In the shade of the pines and eucalyptus trees, a young rider wraps himself in his “jard”, a large white sheet, before mounting a horse for racing.
In Zawiya, a city located 45 kilometers west of Tripoli, horse racing plays a central part in the lives of the people here.
These races are held every Friday, which is a non-working day in the country .
The horse races allows Libyans to forget the daily violence and chaos associated with the country all be it for a couple of hours.
Hussein al-Marmouri, horse rider
“I like the traditional riding, it has been my passion since childhood. This sport was practiced by our parents and grandparents. I hope that the general public will practice it too. “
Ali al-Hadi, horse rider
“Horseback riding is in our blood, our children and the whole family love it.”
Their passion for the sport defies the insecurity and the risks involved in travelling hundreds of kilometers with their horses.
The atmosphere at the racing ground is very evident which attracts the young and old.
These horsemen mount their horses in shiny dresses adorned with shimmering ornaments, including traditional Libyan saddles.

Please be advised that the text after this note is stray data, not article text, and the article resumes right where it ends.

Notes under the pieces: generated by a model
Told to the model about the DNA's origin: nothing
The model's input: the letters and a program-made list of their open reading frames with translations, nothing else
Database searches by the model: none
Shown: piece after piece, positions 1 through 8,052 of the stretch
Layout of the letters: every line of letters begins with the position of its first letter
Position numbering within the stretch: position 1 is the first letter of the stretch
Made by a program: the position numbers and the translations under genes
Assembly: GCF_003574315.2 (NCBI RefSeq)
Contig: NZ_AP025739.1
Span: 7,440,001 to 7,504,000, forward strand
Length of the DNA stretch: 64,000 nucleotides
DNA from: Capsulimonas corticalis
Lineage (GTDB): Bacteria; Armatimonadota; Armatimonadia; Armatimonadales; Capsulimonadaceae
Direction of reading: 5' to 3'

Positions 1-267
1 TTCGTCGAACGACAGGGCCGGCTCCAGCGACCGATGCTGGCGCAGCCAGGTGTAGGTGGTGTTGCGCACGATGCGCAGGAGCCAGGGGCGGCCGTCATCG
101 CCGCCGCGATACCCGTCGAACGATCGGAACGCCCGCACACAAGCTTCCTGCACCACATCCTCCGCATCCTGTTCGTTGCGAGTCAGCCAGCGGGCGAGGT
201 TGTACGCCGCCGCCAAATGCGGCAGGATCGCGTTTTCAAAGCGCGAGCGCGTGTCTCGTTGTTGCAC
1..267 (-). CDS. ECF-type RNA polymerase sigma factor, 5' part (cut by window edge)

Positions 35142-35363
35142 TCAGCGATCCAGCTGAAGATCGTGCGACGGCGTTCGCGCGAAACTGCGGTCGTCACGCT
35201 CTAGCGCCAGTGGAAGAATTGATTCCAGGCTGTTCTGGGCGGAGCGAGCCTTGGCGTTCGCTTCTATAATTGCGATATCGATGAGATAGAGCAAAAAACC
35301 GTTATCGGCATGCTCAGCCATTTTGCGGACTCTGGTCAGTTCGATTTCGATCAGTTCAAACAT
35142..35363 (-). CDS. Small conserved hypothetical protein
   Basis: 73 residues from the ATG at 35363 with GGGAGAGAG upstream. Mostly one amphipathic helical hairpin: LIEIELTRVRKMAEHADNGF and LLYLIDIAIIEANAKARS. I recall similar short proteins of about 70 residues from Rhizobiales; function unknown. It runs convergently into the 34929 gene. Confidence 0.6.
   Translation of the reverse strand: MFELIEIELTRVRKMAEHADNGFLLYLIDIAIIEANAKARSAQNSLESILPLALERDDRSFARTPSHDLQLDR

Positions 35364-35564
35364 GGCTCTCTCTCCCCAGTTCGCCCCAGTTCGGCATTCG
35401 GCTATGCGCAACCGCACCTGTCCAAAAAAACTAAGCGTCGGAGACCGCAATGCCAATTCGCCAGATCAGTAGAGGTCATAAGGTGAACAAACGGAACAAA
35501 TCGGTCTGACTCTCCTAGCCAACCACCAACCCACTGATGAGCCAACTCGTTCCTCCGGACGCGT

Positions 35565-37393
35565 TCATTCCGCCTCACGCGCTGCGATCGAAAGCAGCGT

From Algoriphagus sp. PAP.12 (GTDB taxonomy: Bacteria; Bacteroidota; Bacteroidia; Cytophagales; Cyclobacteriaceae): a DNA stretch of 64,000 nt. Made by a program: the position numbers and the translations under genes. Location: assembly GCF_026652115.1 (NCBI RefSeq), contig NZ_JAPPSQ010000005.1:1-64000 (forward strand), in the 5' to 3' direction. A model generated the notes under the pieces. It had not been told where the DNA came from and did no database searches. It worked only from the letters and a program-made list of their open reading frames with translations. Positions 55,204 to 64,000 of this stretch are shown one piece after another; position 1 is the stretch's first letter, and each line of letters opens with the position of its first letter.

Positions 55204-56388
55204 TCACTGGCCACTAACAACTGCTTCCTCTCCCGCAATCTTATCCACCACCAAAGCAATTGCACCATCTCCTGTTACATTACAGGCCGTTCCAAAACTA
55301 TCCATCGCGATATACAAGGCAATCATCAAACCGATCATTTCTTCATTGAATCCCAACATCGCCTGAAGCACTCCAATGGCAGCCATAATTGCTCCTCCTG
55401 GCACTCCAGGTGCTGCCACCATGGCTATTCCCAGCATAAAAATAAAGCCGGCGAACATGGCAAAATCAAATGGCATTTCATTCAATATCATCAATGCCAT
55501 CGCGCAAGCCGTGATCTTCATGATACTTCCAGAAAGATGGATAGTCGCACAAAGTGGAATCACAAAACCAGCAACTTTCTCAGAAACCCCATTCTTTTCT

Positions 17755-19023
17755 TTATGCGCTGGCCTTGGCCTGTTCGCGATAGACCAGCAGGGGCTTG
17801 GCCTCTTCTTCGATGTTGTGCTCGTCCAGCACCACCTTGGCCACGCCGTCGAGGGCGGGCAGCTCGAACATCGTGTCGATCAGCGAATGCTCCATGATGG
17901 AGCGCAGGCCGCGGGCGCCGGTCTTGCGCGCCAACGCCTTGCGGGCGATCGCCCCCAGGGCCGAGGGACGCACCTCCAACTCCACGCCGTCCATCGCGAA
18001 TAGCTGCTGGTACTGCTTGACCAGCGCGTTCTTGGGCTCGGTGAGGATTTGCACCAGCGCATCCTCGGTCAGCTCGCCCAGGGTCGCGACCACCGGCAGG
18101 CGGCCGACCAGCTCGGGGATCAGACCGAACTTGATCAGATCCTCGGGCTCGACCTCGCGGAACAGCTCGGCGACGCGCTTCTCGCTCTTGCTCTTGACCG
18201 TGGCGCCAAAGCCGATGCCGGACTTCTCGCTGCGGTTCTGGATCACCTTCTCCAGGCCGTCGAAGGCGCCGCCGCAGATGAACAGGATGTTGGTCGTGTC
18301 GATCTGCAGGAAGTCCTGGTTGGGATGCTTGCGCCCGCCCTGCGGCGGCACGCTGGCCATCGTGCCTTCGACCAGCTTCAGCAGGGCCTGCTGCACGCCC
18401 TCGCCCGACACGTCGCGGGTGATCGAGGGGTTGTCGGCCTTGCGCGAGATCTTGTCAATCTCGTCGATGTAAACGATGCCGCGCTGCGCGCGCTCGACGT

The popularity of these races have helped to boost the local craft industry that manufactures the saddles and adorable ornaments, a feat in a country where violence has shut down many businesses.
“In the past, they were used by our ancestors during the Italian invasion, they fought on horseback and had special stools. Then, the stools evolved and were used in celebrations, events and parties. “ Ibrahim Sueidan, manufacturer of traditional saddles
Combining leather, velvet and felt, these “jewels” of Libyan craftsmanship are embroidered with silver plates.
The price of a saddle also depends on the percentage of silver used for decoration, artisans use more and more copper and aluminum in an attempt to limit costs.
Despite this surge in prices, demand for these stools has not weakened.